Thirty-seven Years by Linda S. Glaz

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Thirty-seven Years by Linda S. Glaz

Super, after taking husband to a doctor’s appointment, I drooled at the idea of stopping by my fave bookstore on the way home. Second Story Books. A used bookstore that graced our area for thirty-seven years. Hadn’t been there in months.

I couldn’t wait!

“Wow. Parking lot’s empty. We must be too early.”

My husband craned his neck around. “I think we’re too late.”

I did a double-take as well, and sure enough, the store was closed. Not until next time, but for good. When did that happen? It was part of our family history…

My oldest daughter is an insane reader. I mean, insane. While she was in school, it was nothing for her to cart an armload, or boat load of books to the store to get her credit so she could buy more. Anywhere from the bargain table at a dime to hard covers for 3 or 4 dollars, they had it all. Books on tape, VHS tapes, DVDs, CDs, paperbacks in all genres, kids’ books. You name it. And most were in stellar condition. They even had an inspy section before inspirational was all that popular in secular bookstores. She’d truck home a box just as full as the one she left with.

My husband and I sat in the car and just stared at the door. “Maybe they’re on vacation or something.”

So I got out, went to the door, and looked through the glass. Nothing but empty shelves, dirt on the floor, wisps of paper from someone’s old receipt. No books, no tapes, no Houdini to step up and make it all reappear.

I know, I know, I know. Things change. But not the bookstores. Not the libraries. Not the reading rooms. There are somethings that shouldn’t get touched with change!

I, personally, love a Kindle. Nothing like it, but I can still sit in a bookstore and read the Kindle. I can grab my coffee and muffin, sit down, and enjoy the heck out of the e-read.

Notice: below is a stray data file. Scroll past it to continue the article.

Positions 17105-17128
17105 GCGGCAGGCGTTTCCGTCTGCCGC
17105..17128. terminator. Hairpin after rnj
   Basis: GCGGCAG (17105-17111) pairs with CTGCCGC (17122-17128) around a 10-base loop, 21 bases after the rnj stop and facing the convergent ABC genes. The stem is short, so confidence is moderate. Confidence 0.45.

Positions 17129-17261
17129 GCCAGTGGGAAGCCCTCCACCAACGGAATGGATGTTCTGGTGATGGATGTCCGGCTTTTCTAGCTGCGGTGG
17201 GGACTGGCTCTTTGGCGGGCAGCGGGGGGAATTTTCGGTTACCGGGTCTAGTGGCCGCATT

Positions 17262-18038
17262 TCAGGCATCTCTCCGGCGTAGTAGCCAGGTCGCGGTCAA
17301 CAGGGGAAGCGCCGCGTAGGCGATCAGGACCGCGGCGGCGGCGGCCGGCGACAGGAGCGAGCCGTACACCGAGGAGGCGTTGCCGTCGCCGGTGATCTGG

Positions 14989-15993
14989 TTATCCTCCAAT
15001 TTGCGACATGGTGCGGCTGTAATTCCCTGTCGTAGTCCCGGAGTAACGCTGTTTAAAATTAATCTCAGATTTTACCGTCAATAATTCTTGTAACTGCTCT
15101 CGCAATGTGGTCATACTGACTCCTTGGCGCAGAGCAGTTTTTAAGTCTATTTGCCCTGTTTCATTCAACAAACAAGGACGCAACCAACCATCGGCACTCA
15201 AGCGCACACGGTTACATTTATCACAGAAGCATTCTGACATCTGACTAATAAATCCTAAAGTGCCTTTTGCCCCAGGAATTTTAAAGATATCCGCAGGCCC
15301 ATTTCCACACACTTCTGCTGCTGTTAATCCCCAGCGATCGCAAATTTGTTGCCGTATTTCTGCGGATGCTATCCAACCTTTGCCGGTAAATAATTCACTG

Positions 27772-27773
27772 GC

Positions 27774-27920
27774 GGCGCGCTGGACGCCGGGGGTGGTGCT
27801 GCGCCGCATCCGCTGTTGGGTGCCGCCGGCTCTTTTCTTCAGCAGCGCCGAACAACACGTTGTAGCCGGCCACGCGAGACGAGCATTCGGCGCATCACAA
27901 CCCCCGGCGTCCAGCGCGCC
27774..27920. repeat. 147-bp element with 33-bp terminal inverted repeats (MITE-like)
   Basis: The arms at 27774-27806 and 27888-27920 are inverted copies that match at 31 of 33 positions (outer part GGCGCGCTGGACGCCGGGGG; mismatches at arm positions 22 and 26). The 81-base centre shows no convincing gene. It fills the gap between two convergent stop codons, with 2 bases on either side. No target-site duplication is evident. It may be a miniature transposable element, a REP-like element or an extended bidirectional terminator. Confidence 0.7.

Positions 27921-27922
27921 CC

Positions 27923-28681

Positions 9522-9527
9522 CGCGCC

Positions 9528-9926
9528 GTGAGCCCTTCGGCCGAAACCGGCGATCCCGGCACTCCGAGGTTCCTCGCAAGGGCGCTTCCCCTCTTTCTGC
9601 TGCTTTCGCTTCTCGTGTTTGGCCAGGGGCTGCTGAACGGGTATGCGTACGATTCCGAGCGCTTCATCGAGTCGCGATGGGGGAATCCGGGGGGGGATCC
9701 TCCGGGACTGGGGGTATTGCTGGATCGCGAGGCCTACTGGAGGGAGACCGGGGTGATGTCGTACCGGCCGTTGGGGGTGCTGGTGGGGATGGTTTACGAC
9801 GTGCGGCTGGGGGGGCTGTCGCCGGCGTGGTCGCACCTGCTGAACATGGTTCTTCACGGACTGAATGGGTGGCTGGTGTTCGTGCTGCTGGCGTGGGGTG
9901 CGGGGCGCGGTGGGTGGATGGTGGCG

How long before no one will know the joy and comfort of holding a book they just bought from their local bookstore?

Okay, I’m a dinosaur when it comes to some things. But my heart is breaking as one store after another closes its doors for the last time.

My oldest daughter who now lives two thousand miles away? “Noooooooooooooooo!”

I understand that a piece of her childhood died with the closing of Second Story Books.

And a piece of me died as well.

 

 

3 Comments

  1. Jodie says:

    So sad. I always hate to see a bookstore close. 🙁

  2. Rick Barry says:

    I feel as though I should offer condolences, such as the old “I’m so sorry to hear about your loss.” It’s bad enough when it happens to others, but when it happens to us, the stake goes right through the heart, doesn’t it? 🙁

  3. Karen Prough says:

    Ohhh, not good! So sorry, Linda! I know the feeling. I have one grandson who reads non-stop and quite often has a book in his hands when I pick him up at the school. (He reads while standing on the sidewalk, waiting for me to pull up in the school line.) I wish I could take him back in time to our farmhouse in Michigan. Built in book cases occupied many walls. From where I sit right now, I can see the backs of about 27 of them. 🙂 I rescue books. Ha. People just don’t know what they are missing. Books don’t mind being laid down with their covers open or the corner of a page bent over. Those folded corners meant someone was planning to return. Can’t imagine how lonely it must be for books … waiting for someone’s hand to open the cover one more time. 🙂

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